Silicon Valley designers create website for parents of kids with disabilities to avoid confusing conversation

“To many parents, the accompanying anxiety feels unreasonable: the need to take a different route, the thought of missing valuable precious time with their child. The reality, though, is that choice around vaccine safety…

Silicon Valley designers create website for parents of kids with disabilities to avoid confusing conversation

“To many parents, the accompanying anxiety feels unreasonable: the need to take a different route, the thought of missing valuable precious time with their child. The reality, though, is that choice around vaccine safety and efficacy is more complex than a ‘medical crisis,’ and regardless of a vaccine’s approval by the FDA or recommendation by the Centers for Disease Control and Prevention, many parents also want to make their own choice.”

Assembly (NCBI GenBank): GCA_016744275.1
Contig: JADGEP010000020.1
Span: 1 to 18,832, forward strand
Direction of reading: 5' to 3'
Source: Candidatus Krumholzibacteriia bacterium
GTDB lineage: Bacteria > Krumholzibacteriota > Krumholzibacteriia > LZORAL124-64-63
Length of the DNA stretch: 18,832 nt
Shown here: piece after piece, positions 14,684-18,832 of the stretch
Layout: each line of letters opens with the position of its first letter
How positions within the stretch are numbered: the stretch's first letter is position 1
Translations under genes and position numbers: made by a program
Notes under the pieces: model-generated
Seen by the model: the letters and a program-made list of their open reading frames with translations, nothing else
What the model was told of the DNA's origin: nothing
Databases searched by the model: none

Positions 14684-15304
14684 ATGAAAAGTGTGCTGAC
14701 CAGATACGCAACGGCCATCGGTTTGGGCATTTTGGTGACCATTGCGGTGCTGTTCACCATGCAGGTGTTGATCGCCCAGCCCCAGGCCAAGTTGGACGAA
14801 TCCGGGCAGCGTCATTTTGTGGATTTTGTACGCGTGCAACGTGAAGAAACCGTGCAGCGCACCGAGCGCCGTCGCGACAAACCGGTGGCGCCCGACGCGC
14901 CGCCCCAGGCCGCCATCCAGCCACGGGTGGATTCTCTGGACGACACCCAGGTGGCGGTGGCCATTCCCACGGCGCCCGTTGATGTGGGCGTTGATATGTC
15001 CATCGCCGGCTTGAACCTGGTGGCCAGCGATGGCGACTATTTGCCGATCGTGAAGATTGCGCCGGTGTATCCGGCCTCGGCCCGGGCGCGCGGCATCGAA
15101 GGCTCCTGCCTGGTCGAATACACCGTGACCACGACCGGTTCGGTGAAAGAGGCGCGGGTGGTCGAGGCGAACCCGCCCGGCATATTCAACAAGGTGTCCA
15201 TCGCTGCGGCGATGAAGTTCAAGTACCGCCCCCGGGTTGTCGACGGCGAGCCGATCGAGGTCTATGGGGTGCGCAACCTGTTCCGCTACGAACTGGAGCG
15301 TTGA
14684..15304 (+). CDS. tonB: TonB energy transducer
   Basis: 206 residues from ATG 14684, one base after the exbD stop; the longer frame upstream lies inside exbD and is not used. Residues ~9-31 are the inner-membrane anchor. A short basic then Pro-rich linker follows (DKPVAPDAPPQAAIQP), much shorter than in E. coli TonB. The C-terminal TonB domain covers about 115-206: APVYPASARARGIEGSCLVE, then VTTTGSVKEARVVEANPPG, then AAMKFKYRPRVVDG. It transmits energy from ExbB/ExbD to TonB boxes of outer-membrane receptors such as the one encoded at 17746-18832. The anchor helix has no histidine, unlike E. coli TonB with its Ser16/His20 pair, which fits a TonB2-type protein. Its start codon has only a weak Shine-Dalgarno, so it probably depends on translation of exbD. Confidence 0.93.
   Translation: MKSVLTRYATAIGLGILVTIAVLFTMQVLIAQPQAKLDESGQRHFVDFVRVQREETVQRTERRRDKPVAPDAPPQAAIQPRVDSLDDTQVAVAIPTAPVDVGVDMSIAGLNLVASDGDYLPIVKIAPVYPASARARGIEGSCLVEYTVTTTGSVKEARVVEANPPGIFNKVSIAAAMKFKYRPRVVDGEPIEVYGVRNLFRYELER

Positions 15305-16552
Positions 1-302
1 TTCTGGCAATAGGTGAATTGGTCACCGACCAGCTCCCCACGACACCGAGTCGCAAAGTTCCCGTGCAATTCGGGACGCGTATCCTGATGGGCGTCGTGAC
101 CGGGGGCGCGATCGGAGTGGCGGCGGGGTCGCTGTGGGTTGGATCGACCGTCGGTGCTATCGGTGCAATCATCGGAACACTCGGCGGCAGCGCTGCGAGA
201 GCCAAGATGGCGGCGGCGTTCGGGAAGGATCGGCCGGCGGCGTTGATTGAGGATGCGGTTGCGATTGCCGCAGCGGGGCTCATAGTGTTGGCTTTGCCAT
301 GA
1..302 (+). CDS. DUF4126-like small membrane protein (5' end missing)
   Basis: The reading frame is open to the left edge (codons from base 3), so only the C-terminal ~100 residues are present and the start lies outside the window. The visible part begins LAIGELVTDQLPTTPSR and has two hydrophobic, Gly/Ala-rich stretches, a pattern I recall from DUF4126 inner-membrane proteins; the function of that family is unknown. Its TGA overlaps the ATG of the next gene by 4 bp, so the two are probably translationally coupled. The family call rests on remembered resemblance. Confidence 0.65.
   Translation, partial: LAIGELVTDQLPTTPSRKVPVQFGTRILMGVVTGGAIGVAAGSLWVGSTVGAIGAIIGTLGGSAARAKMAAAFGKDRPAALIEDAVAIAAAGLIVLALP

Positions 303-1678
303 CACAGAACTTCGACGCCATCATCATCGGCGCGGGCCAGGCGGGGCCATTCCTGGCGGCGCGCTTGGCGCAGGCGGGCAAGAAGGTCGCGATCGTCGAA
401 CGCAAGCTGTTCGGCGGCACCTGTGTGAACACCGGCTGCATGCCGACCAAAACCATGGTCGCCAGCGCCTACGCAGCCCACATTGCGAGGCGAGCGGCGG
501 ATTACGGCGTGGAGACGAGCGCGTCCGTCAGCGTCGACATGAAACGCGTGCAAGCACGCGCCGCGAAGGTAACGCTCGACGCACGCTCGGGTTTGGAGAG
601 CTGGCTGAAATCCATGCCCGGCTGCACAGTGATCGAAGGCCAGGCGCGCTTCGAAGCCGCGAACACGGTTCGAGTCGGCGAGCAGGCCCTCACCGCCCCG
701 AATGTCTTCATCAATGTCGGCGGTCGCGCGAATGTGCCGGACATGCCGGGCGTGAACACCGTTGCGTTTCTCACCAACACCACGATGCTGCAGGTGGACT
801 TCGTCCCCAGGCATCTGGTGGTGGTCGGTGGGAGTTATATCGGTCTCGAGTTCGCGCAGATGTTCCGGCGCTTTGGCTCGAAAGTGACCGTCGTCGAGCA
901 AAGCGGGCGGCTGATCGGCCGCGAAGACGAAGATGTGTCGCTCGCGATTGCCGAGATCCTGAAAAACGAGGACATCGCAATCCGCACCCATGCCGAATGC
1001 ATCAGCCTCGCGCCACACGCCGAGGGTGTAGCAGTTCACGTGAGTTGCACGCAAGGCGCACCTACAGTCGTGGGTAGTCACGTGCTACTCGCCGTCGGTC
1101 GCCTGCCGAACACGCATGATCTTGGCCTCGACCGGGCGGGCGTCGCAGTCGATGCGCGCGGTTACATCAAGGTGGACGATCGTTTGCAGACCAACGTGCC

Dr. Anna Coglianese , Vice President of Clinical Practice for the Dr. R. Coglianese & Associates and author of “ First Steps To,” at a Healthday meeting in San Francisco last week said while decisions to not vaccinate their children can be justified on a number of different levels, at some point the conversation has to turn to the merits of the vaccine. This means a more-informed conversation about why a parent refuses to vaccinate a child.

More information is available on Vaccine Choice, which the American Academy of Pediatrics created to help healthcare providers and parents navigate the right answers to confusing questions about vaccine issues. The Academy states that because immunization decisions are an individual choice, parents must be provided information to help them make decisions. It encourages healthcare providers to provide information that allay parents’ fears, questions and concerns about vaccines.

“In the wake of the growth of non-medical exemptions (NME) in California and similar concerns nationwide, pediatricians have been confronted with new ways to engage their families in an informed decision,” the Academy states. The Academy explains that even when parents make personal or parent-centered decisions, that does not mean that a medical issue cannot exist.

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